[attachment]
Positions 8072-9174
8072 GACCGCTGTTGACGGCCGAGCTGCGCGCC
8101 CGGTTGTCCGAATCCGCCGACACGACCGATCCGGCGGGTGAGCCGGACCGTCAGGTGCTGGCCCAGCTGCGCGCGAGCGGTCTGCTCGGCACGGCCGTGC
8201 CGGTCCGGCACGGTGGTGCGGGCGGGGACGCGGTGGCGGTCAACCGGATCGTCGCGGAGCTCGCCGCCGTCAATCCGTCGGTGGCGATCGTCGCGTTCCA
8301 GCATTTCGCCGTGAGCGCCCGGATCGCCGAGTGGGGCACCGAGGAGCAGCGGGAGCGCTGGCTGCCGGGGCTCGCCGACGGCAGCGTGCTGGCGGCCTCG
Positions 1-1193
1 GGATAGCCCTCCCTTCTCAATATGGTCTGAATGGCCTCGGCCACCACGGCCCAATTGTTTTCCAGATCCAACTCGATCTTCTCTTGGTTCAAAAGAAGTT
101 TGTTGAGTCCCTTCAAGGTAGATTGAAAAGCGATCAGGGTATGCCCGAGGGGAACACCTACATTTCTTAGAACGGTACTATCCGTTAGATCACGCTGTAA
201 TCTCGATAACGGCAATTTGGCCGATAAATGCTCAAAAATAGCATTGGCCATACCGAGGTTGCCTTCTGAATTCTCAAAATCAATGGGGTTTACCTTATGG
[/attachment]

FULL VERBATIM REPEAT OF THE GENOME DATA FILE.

Positions 8072-9174
8072 GACCGCTGTTGACGGCCGAGCTGCGCGCC
8101 CGGTTGTCCGAATCCGCCGACACGACCGATCCGGCGGGTGAGCCGGACCGTCAGGTGCTGGCCCAGCTGCGCGCGAGCGGTCTGCTCGGCACGGCCGTGC
8201 CGGTCCGGCACGGTGGTGCGGGCGGGGACGCGGTGGCGGTCAACCGGATCGTCGCGGAGCTCGCCGCCGTCAATCCGTCGGTGGCGATCGTCGCGTTCCA
8301 GCATTTCGCCGTGAGCGCCCGGATCGCCGAGTGGGGCACCGAGGAGCAGCGGGAGCGCTGGCTGCCGGGGCTCGCCGACGGCAGCGTGCTGGCGGCCTCG
Positions 1-1193
1 GGATAGCCCTCCCTTCTCAATATGGTCTGAATGGCCTCGGCCACCACGGCCCAATTGTTTTCCAGATCCAACTCGATCTTCTCTTGGTTCAAAAGAAGTT
101 TGTTGAGTCCCTTCAAGGTAGATTGAAAAGCGATCAGGGTATGCCCGAGGGGAACACCTACATTTCTTAGAACGGTACTATCCGTTAGATCACGCTGTAA
201 TCTCGATAACGGCAATTTGGCCGATAAATGCTCAAAAATAGCATTGGCCATACCGAGGTTGCCTTCTGAATTCTCAAAATCAATGGGGTTTACCTTATGG